I never feel like any event will unfold perfectly, that’s one of the beauties of an event. Anything can go wrong. Something will go wrong. Now how will you fix it? In Detroit I ran into a slight issue gaining the short-term respect for my press pit. First glance, without proper introduction, few believed I was the head of media for a prestigious position. I’m young, an African American woman and I’m told I look more like a model than anything else. Working in a field dominated by older men, I always have issues making my experience known. By the first showcase and after a few casual conversations, I was able to calm the egos in the press pit. My approach with everything is to make a friend before I create a foe. Asking about individuals specifically to see how we can work best short-term, makes others feel like team members versus subordinates. Asking a team member for help instead of demanding someone to do a task always produces better results. With a few established ground rules for all in the press pit, the pit was coexisting flawlessly by the time the final showcase reached.
ToD: What do you feel is the most important aspect when it comes to branding an artist, model, personality and etc?
NC: One of the most important aspects of branding anything is consistency. All well known brands can easily be spotted by something as simple as a color wave. Everything that you put under your brand should easily be identifiable by the public as yours. Gucci is a great example, spotting the strip of green and red, you immediately know who designed it. No matter what ways you plan to build yourself, who you are should remain apparent at all times.
ToD: What do you feel like the representation of black women in PR is like? How does it make you feel that you are known for giving an outlet for others to watch?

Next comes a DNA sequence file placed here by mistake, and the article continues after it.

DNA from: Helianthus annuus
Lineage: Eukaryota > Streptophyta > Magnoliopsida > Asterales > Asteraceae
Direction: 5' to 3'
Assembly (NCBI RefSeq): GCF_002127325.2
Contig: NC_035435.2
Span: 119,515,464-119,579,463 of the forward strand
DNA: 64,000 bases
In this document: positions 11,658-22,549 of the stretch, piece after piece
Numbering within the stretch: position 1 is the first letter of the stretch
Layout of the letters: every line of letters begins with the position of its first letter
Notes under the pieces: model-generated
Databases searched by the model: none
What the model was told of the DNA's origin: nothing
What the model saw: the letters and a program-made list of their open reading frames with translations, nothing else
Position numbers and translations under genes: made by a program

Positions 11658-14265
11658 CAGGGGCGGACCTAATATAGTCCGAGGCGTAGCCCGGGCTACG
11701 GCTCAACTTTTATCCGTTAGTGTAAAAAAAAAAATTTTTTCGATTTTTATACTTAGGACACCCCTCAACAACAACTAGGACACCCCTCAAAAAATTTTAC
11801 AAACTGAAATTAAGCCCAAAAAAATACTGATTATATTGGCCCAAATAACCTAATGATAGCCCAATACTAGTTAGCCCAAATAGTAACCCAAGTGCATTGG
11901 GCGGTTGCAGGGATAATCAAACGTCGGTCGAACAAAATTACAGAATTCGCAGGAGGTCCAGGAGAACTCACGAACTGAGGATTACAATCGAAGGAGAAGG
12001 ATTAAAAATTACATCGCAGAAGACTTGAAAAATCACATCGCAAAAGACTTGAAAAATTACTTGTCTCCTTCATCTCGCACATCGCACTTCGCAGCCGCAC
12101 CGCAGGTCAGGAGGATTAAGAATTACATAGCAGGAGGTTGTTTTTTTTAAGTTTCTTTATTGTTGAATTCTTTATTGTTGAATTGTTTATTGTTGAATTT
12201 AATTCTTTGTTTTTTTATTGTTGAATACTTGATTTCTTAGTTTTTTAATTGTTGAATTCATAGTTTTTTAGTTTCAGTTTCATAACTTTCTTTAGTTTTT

NC: I feel like we don’t have much representation as black women in the fashion industry. Majority of the small number of black women in the PR industry are focused on entertainment. This pushes me to be as transparent as possible because people are watching me. Knowing that people are watching encourages me. Whether you like what I’m doing or not, I still feel a sense of encouragement.
ToD: How have you given back to the community of Philly? What other ways would you like to give back?
NC: To be honest, I haven’t given much back to the community of Philadelphia. I’ve given back to the creatives of Philly. One of the things I pride our agency on is the chance to give fellow entrepreneurs a shot. For most of the projects that we work on we could easily utilize a well-known corporation. No fun in that. Instead of boxing others out, we focus on inclusion. We definitely take a lot of risk putting money towards semi-professionals, but few times have I ended up disappointed. I love to see others rise to the occasion. People just want to see that belief that others trust their ability.
One of my biggest goals is to create a youth program that shows the production side of the fashion and entertainment industry. When people think of creative careers , they have a misconstrued idea of what all you could actually do. Artists aren’t limited to singing or painting. From imagery to technical productions, we all fall under artists. I find that most youth have no idea of how wide the industry is and if they do, they still are unsure of where/how to begin. Creating something like a shadow program to give youth a chance to work first hand on projects and to get a taste of the backside of production would be a goal.
ToD: Can you give us any plans for NKC for 2017?
NC: I have a few partnerships in the works. We have a lot to look forward to in 2017. It should be another good year for the agency.
Naomi wants to leave everyone with these words: “I want people to know that it can be done and this is how I’m doing it. I also pull a lot of inspiration from Karen Civil and Yvette Noel-Schure. I love watching women do what I dream of doing and how they maneuver.